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* last one on aspergillosis!
 #134409  
  dolly123 - 10/31/06 22:29
 
  A 13-year-old boy comes to his physician with fever and breathlessness for the past two days. For the past 4 years he has been having persistent cough associated with occasional expectoration of brownish mucus plugs. Repeated chest X-rays showed transient pulmonary infiltrates in different lung zones. He was started on antibiotics for these symptoms. He also has mild asthma for which he takes inhaled albuterol. His immunizations are up-to-date and has a normal height and weight. Chest examination is normal. Chest X-ray shows pulmonary infiltrates in lower lung zones. Laboratory testing shows hematocrit of 39%, WBC count of 12,000/microL with eosinophils of 32%, platelet count of 170,000/microL, serum IgA of 150mg/dL, IgG of 800mg/dL, IgM of 170mg/dL, and IgE of 1300 IU/mL. Based on these findings, what is the most likely diagnosis in this patient?

A. Job syndrome
B. Wiskott Aldrich syndrome
C. Allergic bronchopulmonary aspergillosis
D. Chronic eosinophilic pneumonia
E. Churg Strauss syndrome


Explanation:
Acute bronchopulmonary aspergillosis (ABPA) is characterized by transient recurrent pulmonary infiltrates, peripheral eosinophilia, asthma and immediate wheal and flare reaction to Aspergillus fumigatus and presence of antibodies in the serum against Aspergillus fumigatus. Other important features include history of brownish plugs in the sputum and high IgE levels. Sometime bronchiectasis is also present in this disorder, and is due to immune complex deposition. Glucocorticoids are used to treat this disorder. The patient presented in the above vignette has many features typical of ABPA. These include recurrent transient pulmonary infiltrates, presence of brownish plugs in the sputum, elevated IgE levels and peripheral eosinophilia. Whenever a patient with asthma is suspected of having ABPA, skin testing with A. antigen is the first diagnostic step because if the reaction is negative, diagnosis of ABPA is ruled out. If the test is positive, serum precipitins against Aspergillus fumigatus and IgE level are checked. ABPA is excluded if IgE levels are less than 1000ng/ml or if serum precipitins against Aspergillus fumigatus are absent.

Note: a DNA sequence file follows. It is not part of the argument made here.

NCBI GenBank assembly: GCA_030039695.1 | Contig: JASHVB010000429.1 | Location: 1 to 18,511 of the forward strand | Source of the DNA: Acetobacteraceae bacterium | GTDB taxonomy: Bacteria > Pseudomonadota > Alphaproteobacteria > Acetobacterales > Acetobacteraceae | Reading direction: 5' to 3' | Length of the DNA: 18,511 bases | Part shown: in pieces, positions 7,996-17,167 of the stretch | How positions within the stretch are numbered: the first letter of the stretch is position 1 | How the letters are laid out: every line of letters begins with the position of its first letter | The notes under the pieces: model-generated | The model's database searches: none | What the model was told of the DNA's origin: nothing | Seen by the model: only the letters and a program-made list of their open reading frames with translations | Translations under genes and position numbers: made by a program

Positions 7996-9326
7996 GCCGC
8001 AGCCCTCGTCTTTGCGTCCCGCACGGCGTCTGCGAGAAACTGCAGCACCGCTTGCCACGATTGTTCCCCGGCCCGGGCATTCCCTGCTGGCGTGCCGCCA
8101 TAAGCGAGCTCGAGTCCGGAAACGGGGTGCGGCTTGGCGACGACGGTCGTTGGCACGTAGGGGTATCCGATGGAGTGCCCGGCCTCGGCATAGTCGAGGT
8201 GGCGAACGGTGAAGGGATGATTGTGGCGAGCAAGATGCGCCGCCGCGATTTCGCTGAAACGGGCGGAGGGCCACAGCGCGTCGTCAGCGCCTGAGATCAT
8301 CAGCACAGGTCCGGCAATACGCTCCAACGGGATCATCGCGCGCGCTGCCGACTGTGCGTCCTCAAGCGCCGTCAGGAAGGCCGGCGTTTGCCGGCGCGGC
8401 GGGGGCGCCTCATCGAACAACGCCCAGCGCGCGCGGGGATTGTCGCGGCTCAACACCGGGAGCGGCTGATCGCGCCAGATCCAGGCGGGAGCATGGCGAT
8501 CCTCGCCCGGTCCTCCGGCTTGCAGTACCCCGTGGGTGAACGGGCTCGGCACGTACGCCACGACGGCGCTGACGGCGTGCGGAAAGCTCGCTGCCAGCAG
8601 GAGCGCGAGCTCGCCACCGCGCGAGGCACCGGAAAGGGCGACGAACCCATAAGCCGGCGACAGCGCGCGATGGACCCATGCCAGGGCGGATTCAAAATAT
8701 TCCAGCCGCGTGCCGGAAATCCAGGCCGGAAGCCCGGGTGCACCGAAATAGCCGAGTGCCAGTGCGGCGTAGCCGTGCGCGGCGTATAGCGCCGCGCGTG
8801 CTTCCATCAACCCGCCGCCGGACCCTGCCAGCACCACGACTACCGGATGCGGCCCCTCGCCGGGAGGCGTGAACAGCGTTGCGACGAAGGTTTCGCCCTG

Job Syndrome is characterized by recurrent bacterial infections and markedly elevated IgE levels. Bacterial infections in Job syndrome are usually caused by staphlococci and the skin is the most frequent site of involvement. Neutrophils exhibit impaired chemotaxis. Some patients have coarse features while others are fair. Other allergic disorders like eczema, asthma, allergic rhinitis may be present. Treatment is intermittent or continuous antibiotics. The patient presented in the above vignette has no evidence of skin infections that makes this disorder very unlikely.

Wiskott-Aldrich syndrome is a rare, X-linked immunodeficiency syndrome characterized by the triad of eczema, thrombocytopenic purpura and recurrent pyogenic infections. IgE and IgA levels are high while IgM levels are low. Lymphoreticular malignancies are common in such patients. The patient presented in the above vignette has normal platelet count and normal IgA and IgM levels thus making this disorder unlikely.

Chronic Eosinophilic Pneumonia (CEP) is the most common eosinophilic pneumonia in the US. Patients with chronic eosinophilic pneumonia present with systemic symptoms of fever, malaise, anorexia and weight loss for several weeks or months. Pulmonary symptoms include cough and breathlessness. Sometimes patients have history of bronchial asthma or allergic rhinitis. Chest auscultation shows crackles or wheezing. Chest X-ray reveals peripheral infiltrates that are photographic negative of pulmonary edema and this radiographic finding is pathognomonic of this chronic eosinophilic pneumonia. BAL usually shows eosinophils greater than 40% and this finding is suggestive of chronic eosinophilic pneumonia. Glucocorticoid therapy results in rapid resolution of symptoms and radiographic clearing.

Churg-Strauss syndrome is a multisystem vasculitic disorder of unknown etiology that affects skin, kidney, nervous system, lungs, gastrointestinal system and heart. There is usually a history of asthma followed by the development of fever and marked eosinophilia at which time asthma may have become better. The disease is severe and requires treatment with glucocorticoids and sometimes with immunosuppressants. Churg Strauss syndrome is unlikely in this patient as there is no evidence of any organ involvement other than lungs.

Educational Objective:
Acute bronchopulmonary aspergillosis (ABPA) is characterized by transient recurrent pulmonary infiltrates, peripheral eosinophilia, asthma and immediate wheal and flare reaction to Aspergillus fumigatus and presence of antibodies in the serum against Aspergillus fumigatus

 
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